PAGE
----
Summer Wars (review)
Directed by: Mamoru Hosoda
Animated by: Madhouse
Released in: 2009
Overall Rating: B+
I saw this movie a few weeks ago and was planning on writing a review for it when the magnitude (now rounded up to) 9.0 earthquake hit Japan on March 11th. Coincidentally, I find a warm connection between what happened in the movie and the disaster that actually happened in Japan.
Told through the life of Kenji Koiso, an 11th grader gifted in math, Summer Wars tells a story of a modern Japan where the country and the rest of the world is linked to an online network known as OZ. People can access the network through their electronic devices that range from portable gaming devices like the Nintendo DS to cellphones. OZ is more or less the equivalent of the internet but more advanced. Not only is it a place to meet people and find information, it also provides the data backbone of hospitals, traffic system, and other important systems for the real world. Once inside, your security is assured thanks to the most advance encryption system known to mankind protecting each and everyone’s information.
Of course that’s a big lie and there’s a crack in everything. When Kenji solved a math equation sent to his phone, it opens to door for a powerful AI called Love Machine to invade OZ and takes control of everyone’s account. These accounts, unfortunately, include those that could influence real life such as the ones said above and other high profile account like a satellite system that can be programed to crash into a nuclear power plant and let’s not forget all the nuclear weapons of the world as well. When OZ breaks down and along with it the orderliness of the real world, can a nerdy math geek save the day?
Concurrently with the explanation of the high-tech world of OZ, the movie splits to modern life in Japan with the main setting of the movie in Ueda, Nagano Prefecture where Kenji is staying for the summer. Kenji who, after being asked by his long-time crush Natsuki Shinohara, is pretending to be Natsuki’s boyfriend for the summer to please her 90 years old great-grandmother, Sakae Jinnouchi, whose birthday is coming up. He didn’t know that was to be his job until he got to the family estate far in the country side. Awkward. Luckily, he didn’t have time to wallow in embarrassment with Natsuki’s large family bustling in and out of the doorways always with something to do. The summer rolls on with Kenji getting acquainted with everyone at the house, and most importantly Natsuki’s great grandmother who is head of the household.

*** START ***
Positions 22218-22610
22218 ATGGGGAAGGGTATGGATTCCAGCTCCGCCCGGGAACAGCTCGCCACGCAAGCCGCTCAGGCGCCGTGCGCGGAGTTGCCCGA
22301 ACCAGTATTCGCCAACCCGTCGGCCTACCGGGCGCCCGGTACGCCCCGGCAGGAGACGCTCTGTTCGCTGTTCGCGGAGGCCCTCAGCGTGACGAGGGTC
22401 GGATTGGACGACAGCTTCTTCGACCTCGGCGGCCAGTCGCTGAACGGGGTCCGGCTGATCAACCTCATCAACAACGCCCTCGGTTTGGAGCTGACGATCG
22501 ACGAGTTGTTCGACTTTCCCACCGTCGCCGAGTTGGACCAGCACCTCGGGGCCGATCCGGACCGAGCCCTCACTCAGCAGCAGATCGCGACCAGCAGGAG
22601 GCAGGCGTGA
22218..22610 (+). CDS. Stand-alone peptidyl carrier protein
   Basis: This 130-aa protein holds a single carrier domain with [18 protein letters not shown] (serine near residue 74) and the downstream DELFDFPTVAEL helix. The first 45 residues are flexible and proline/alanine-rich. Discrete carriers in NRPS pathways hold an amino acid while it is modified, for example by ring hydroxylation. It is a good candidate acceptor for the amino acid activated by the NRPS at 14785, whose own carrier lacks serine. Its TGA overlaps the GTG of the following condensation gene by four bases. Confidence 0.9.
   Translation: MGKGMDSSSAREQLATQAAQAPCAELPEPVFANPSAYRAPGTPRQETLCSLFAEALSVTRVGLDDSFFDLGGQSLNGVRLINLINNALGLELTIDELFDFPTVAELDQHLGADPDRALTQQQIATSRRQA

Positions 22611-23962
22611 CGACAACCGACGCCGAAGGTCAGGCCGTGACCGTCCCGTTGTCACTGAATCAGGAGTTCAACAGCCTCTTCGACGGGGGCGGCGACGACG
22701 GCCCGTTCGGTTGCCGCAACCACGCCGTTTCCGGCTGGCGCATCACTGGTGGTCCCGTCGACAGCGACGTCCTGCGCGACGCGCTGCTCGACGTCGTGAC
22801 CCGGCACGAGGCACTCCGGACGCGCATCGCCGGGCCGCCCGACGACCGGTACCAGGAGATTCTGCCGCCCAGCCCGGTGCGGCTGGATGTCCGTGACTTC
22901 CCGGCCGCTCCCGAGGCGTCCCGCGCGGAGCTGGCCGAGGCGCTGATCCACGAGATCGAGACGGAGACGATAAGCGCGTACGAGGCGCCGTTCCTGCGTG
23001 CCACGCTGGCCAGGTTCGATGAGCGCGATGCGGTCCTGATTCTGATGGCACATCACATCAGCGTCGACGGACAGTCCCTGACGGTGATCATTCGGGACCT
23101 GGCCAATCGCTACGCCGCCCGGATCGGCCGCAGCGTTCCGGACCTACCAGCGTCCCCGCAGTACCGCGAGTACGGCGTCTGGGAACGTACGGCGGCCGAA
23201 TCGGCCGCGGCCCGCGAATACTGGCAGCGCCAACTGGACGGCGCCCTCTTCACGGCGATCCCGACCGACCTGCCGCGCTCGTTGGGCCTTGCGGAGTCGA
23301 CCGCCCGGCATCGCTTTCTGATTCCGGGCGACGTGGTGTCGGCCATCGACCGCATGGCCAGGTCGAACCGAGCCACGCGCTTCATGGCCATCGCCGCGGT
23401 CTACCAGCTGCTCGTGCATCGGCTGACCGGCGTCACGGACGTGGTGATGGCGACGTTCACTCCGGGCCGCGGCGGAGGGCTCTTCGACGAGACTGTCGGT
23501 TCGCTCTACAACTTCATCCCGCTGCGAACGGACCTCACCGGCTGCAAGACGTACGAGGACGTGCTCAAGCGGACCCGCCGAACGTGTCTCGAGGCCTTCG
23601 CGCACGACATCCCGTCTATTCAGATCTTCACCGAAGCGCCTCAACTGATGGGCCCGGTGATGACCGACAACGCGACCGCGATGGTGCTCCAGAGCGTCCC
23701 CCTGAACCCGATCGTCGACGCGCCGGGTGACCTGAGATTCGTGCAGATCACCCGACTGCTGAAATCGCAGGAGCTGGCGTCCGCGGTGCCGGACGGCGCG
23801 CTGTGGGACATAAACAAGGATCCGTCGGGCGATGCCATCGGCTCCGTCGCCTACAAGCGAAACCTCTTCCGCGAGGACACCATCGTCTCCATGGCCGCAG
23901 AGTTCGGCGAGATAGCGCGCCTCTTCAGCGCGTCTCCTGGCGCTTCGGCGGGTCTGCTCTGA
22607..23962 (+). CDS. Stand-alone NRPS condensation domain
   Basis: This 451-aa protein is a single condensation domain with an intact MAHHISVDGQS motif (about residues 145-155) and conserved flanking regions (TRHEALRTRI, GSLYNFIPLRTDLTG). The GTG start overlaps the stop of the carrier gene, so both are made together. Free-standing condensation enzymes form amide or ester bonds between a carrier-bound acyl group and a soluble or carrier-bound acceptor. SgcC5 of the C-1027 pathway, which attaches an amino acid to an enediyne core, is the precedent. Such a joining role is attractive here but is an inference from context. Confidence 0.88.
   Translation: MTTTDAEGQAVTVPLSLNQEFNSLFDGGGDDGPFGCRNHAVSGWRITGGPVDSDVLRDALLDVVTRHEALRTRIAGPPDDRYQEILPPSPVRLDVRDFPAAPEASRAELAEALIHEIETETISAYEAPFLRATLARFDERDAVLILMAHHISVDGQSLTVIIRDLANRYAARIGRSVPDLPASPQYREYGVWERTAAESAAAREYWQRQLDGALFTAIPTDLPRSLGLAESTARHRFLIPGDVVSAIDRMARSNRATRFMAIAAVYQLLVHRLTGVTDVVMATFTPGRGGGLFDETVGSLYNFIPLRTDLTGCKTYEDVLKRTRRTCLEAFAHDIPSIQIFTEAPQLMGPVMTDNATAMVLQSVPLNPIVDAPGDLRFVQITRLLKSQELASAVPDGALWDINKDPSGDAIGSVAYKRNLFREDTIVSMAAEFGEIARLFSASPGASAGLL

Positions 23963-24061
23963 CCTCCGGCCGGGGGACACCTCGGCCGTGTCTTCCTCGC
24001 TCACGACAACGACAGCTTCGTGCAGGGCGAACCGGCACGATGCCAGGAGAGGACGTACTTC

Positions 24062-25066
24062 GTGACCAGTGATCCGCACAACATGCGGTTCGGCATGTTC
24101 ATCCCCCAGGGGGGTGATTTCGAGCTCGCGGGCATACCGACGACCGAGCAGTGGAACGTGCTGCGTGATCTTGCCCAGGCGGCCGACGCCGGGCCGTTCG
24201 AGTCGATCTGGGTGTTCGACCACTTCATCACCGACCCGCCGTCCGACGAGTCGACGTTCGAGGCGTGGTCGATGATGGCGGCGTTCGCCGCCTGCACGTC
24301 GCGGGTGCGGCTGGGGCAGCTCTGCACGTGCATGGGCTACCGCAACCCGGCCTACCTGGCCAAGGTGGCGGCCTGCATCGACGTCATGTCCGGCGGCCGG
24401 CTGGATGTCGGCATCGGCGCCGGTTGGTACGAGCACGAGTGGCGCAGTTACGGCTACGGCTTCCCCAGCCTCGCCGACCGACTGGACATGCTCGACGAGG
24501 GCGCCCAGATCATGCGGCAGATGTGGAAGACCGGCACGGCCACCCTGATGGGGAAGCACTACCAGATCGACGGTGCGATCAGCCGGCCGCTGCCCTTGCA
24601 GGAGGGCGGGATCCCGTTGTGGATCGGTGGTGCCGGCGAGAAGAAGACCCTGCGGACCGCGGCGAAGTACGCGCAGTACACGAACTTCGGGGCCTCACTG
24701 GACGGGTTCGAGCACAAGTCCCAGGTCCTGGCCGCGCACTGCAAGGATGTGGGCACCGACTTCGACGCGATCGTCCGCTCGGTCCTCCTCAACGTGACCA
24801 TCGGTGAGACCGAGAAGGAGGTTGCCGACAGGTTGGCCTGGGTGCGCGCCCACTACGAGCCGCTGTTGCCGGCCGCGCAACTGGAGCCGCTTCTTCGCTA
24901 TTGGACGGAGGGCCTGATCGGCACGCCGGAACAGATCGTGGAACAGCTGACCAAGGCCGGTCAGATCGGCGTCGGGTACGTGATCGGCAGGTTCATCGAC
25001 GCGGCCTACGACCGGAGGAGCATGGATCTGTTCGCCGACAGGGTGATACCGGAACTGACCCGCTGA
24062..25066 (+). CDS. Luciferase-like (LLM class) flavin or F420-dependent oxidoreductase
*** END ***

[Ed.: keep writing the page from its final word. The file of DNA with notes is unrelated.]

When OZ crashes and Japan is thrown into turmoil, Sakae used an old telephone and called all the people she had met over her life who can help during this time (all of whom are high profile officials, doctors, rescue workers, etc) and give them words of encouragement. From this point on in the movie, I can see a correlation between the disaster that broke out with OZ being down and the earthquake that occurred recently in Japan. In the movie, in order to save OZ everyone who uses the network (everyone around the world) volunteer their account for Natsuki to play againts the Love Machine AI in a game of Hanafuda. Similarly, after the earthquake, everyone around the world willingly donate to help out Japan. I find the idea of everyone coming together to help out during a tragic time really inspiring and the fact that it can actually happened gives me hope for humanity.
Directed by the same director of The Girl Who Leapt Through Time, one of my favorite movie, I had high hopes for this one as well. The movie speaks about family, and obviously our growing dependence on technology and what a foolish idea that is. In between, it tries to show the beauty of the real world over artificial ones like those in OZ or say Second Life or World of Warcraft. However, the story-line is a bit weak for me and the characters not all that likable. Kenji is made out to be the unlikely hero, but it was Natsuki who ultimately save the day by fighting the Love Machine AI herself. There was also another character, Natsuki’s cousin Kazuma Ikezawa, who did most of the fighting with this OZ avatar King Kazma.
So Kenji basically solves a math puzzle, destroys everything, and back-up/work with other people to save the day. Which is fine, but if you’re going to be define as a hero, I feel he needs to play a more active role. Redeeming qualities about the movie is an overall good time that makes you think and the art is beautiful as expected from Studio Madhouse. The fact that it shows the world working together to save Japan and correlating that to what’s happening right now in Japan, watching it just feels like a good foreshadowing. So final thoughts: it was a good movie, not a great one.